The intellectual foundations of Vodun abound in its expositions and rationalizations of our natural world. However, the striking feature of the religion throughout historical time shines brightest when one examines its resilience, its resolve and its tenacity in the face of dreadful odds. From the pristine temples of Vodun in Yorubaland, to the famous temples in Eweland to Akanland in West Africa, to the temples of Candomble in Brazil, to the Vodun temples of Haiti, to the Kromanti temples of Jamaica and Suriname, and to the Vodun sanctuaries of New Orleans, the shared multiplicity, diversity and uniformity of the religion is evidence of its organically evolving genius throughout time and space.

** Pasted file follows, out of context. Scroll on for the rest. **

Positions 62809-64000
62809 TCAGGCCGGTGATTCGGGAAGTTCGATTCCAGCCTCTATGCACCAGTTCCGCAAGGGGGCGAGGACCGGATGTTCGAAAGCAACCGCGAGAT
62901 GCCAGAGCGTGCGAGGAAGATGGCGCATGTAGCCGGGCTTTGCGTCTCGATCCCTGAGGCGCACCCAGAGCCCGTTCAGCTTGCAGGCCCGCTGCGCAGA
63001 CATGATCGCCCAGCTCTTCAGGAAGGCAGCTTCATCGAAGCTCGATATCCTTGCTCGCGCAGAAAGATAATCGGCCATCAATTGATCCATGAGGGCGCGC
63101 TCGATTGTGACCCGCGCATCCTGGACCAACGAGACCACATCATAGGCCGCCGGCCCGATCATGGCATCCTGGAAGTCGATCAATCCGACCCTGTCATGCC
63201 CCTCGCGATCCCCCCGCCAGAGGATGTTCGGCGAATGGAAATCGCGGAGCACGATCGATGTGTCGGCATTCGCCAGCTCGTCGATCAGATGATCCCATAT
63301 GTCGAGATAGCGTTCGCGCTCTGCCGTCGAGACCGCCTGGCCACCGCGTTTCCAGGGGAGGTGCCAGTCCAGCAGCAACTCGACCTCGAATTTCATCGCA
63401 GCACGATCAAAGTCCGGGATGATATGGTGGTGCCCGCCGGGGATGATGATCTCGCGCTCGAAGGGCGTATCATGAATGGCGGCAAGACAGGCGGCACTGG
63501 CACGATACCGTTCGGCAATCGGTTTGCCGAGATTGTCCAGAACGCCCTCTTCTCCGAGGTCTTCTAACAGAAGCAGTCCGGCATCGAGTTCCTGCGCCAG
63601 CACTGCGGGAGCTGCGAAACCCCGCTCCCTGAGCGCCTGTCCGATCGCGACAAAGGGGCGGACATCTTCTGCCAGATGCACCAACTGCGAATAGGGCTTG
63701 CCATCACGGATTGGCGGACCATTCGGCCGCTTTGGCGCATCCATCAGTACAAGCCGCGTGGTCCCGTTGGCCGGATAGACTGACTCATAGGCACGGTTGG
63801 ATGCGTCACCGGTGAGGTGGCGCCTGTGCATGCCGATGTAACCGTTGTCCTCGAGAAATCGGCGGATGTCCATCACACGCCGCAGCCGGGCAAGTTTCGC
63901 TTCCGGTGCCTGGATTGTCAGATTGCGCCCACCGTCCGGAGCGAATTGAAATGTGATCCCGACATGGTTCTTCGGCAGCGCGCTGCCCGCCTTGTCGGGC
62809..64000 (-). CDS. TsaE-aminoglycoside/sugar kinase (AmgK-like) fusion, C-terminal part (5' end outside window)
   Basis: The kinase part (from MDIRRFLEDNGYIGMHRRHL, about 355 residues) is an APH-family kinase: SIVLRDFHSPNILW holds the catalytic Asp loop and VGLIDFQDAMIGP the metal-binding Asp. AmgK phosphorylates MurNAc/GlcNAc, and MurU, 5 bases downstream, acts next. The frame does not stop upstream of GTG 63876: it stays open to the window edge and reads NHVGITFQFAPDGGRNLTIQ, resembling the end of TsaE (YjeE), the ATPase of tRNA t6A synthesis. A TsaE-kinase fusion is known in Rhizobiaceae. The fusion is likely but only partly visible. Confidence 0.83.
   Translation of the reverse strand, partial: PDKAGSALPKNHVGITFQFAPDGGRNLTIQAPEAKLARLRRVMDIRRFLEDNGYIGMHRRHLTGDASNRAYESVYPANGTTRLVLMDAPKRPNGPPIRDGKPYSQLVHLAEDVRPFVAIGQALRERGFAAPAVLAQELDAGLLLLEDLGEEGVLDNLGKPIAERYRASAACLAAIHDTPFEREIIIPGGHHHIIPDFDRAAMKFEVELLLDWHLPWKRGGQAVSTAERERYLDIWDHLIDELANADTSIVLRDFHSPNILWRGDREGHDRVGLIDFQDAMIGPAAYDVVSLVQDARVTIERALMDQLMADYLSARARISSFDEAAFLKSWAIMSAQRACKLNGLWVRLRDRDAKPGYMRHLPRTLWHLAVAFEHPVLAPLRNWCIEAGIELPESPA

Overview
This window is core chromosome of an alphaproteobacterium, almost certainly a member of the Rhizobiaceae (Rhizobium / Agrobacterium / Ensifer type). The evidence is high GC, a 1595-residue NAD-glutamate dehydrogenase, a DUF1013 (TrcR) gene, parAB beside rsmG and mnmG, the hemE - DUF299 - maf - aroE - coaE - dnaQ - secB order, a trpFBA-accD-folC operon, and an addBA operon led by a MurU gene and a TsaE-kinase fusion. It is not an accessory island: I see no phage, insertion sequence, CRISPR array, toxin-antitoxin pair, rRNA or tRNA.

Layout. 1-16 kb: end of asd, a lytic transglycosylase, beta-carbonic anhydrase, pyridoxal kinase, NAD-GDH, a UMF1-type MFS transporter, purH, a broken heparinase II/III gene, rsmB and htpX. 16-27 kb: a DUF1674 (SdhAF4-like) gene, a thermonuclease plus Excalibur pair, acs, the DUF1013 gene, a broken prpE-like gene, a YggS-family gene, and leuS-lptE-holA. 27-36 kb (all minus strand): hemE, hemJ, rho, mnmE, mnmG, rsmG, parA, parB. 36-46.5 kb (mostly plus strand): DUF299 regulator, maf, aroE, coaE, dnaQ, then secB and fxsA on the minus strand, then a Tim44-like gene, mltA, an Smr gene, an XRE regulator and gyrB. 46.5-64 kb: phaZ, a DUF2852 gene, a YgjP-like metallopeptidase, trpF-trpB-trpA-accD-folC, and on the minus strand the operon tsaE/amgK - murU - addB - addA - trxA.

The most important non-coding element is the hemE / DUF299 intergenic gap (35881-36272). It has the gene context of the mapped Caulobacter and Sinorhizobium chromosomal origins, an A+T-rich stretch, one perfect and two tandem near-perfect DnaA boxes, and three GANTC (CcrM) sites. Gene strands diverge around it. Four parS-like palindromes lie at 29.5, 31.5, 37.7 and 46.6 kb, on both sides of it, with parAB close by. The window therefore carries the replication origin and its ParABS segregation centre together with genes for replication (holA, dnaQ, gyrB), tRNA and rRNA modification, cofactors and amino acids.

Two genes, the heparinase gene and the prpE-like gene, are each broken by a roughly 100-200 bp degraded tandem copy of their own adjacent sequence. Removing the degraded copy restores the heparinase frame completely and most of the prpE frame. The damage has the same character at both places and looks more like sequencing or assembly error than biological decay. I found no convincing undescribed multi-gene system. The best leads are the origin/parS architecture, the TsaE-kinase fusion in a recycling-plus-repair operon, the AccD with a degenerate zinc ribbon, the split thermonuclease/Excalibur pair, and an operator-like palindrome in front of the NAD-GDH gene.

Unique to Vodun is the unforgettable, unforgivable and unparalleled pain: the form, length and nature of the tragedy of the Trans-Atlantic Slave Trade. No practitioners of a religion have suffered more horrors, more genocide and more tribulations together than the people of Vodun in the tired space of the last four centuries of colonial terrorism.
Even more disturbing than the constant travail of the lived experiences of the people is the persistent ideological mutilation, the “cleansing” missionary attack on the theological and intellectual core of the religion itself. First, by Arabized Islamists of the African North, then by Judeo-Christian sects of Europe, the goal has been threefold: (1) to brand Vodun people as below human, (2) to relegate Vodun knowledge forms to the doldrums of primitivism and finally (3) to wipe out all memory of Vodun by any means necessary.